from Innovation Excellence.com 09 Sept 14 enhanced by Peter/CXO Wiz4biz
Technology Cycle, because it’s growing so rapidly, means the future wont look much like the past. Contexts change and when they do, old rules no longer apply. Following them blindly does not honor the past, but diminishes it, by confusing loyalty with wisdom. Since 1960, the average lifespan of a company on the S&P 500 has fallen from > 60 years to < 20 today. The power of technology will increase as much in the next 18 months, as it has in the last 30 years. Clearly, Technology cycles have begun to outpace Planning cycles. We need to learn to manage not for stability, but for innovation. Can you trust Data? In the old days, it paid to be data-driven. You researched the market, developed insights & planned a strategy. It wasn’t enough to have an innovative idea, you had to show the numbers. Unfortunately, the numbers were usually wrong. Sometimes, they were off by a little, sometimes by a lot, but they were usually wrong. They were backward-looking and based on small samples. Even if they were prepared responsibly—& often they were not—and statistically significant to 95% confidence, there was still ample room for error. The new age of innovation, requires a big data mindset, where we’re not trying to be right, but to become “less wrong” over time by collecting & analyzing, real world information in real time and adjusting accordingly. Strategy also needs to take a new approach, where “Plan & Execute” is replaced by Execute, Evaluate & Release a new version.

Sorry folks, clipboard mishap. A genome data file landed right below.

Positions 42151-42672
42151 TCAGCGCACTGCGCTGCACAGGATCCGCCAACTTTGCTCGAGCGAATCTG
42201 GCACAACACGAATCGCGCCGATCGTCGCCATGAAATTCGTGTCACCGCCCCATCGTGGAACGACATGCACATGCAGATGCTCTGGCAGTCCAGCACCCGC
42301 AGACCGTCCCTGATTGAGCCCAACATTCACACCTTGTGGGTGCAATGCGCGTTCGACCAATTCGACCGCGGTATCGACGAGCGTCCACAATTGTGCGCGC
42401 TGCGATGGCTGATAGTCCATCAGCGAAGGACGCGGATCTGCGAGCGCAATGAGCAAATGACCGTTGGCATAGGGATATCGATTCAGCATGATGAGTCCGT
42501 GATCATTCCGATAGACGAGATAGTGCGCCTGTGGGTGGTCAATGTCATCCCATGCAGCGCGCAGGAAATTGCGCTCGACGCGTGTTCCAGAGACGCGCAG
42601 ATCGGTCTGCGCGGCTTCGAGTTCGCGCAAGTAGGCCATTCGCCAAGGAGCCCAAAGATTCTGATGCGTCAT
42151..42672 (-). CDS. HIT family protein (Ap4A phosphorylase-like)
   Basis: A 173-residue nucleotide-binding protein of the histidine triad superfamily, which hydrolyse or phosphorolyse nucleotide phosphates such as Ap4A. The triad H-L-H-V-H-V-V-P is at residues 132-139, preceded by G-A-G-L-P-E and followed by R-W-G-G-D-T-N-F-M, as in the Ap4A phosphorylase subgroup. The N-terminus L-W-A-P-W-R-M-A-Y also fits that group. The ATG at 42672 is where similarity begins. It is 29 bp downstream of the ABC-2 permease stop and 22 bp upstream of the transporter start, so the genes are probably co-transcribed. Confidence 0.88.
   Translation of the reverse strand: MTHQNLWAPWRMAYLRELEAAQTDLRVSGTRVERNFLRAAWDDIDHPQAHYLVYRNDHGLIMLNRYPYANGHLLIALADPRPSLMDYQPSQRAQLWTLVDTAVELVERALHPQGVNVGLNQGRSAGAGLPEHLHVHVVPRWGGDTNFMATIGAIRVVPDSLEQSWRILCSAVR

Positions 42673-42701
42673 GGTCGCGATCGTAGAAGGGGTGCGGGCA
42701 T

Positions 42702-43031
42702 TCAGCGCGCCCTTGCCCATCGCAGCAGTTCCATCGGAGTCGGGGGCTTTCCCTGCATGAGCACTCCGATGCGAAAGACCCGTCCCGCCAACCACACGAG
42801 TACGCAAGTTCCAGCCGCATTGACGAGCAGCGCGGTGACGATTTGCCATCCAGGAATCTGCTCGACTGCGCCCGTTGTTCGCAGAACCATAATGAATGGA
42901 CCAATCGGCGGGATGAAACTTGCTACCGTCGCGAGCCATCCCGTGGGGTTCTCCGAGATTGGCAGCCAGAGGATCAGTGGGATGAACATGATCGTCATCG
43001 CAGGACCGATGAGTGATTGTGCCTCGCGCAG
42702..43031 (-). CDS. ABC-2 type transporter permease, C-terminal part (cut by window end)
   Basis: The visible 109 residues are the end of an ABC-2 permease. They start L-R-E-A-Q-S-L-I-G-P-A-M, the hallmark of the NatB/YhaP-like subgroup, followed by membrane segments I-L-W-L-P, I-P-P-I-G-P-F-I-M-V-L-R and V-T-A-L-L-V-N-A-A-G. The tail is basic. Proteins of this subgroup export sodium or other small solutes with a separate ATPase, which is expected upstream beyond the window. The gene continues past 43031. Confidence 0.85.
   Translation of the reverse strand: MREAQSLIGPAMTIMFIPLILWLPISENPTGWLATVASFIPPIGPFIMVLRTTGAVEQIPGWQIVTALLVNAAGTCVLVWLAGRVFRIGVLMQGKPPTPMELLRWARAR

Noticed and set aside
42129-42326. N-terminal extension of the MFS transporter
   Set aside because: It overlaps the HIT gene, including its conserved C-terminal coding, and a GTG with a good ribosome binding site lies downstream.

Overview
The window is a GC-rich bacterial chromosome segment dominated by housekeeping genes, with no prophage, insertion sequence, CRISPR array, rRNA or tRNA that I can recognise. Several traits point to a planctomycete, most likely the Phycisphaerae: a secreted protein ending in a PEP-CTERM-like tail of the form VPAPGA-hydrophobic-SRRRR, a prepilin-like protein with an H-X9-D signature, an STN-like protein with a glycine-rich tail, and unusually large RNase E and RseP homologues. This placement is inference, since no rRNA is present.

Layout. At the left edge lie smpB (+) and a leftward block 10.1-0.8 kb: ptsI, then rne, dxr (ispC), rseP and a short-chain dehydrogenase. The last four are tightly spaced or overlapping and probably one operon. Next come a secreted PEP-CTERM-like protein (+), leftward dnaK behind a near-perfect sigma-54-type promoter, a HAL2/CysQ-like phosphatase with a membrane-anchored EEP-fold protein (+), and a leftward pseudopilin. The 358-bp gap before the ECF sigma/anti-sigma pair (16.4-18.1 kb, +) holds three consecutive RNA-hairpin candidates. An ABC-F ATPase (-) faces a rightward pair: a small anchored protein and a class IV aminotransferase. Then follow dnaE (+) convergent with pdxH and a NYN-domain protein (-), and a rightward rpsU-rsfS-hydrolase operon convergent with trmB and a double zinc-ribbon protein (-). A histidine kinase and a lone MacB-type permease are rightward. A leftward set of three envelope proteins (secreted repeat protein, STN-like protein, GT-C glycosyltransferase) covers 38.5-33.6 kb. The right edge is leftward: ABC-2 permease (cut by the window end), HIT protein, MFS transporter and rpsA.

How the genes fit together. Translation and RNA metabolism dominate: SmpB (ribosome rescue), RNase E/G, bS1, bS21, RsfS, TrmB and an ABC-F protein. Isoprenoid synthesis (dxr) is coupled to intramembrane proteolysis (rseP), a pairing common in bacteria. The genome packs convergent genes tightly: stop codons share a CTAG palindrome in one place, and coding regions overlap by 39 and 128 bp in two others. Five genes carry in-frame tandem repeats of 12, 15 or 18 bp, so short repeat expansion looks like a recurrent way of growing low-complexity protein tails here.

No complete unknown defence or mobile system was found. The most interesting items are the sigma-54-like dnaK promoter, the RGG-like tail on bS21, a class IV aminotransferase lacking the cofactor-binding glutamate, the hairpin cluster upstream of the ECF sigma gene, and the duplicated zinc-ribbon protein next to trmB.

Agent-based Modeling is another promising approach in using big data to build simulation models. This differs from previous methods that optimized for one variable or another by taking into account the inter-actions among a variety of factors, which are then reconciled with real world data as it comes in. Accuracy is often as high as 90%. Failing in the world of bits is far cheaper than failing in the world of atoms, so simulations allow us to test any number of “what if” scenarios before we invest in any particular approach.
Co-Opting Disruption through Open Innovation. Big organizations generally don’t do disruption well. They tend towards stability because that’s what people want from them – consistency – good quality products & reliable service. (ie, McDonalds) You can count on established firms to give you what you want, when you want it, deliver on time and be around tomorrow if a problem arises. However, that creates a problem, because Consistency, not change, is the state that is most dangerous in highly competitive environments.
[ Consistency, not change, Open Innovation, Disrupting the Disruptors, Buzzards, People Networking, in Premium Content ]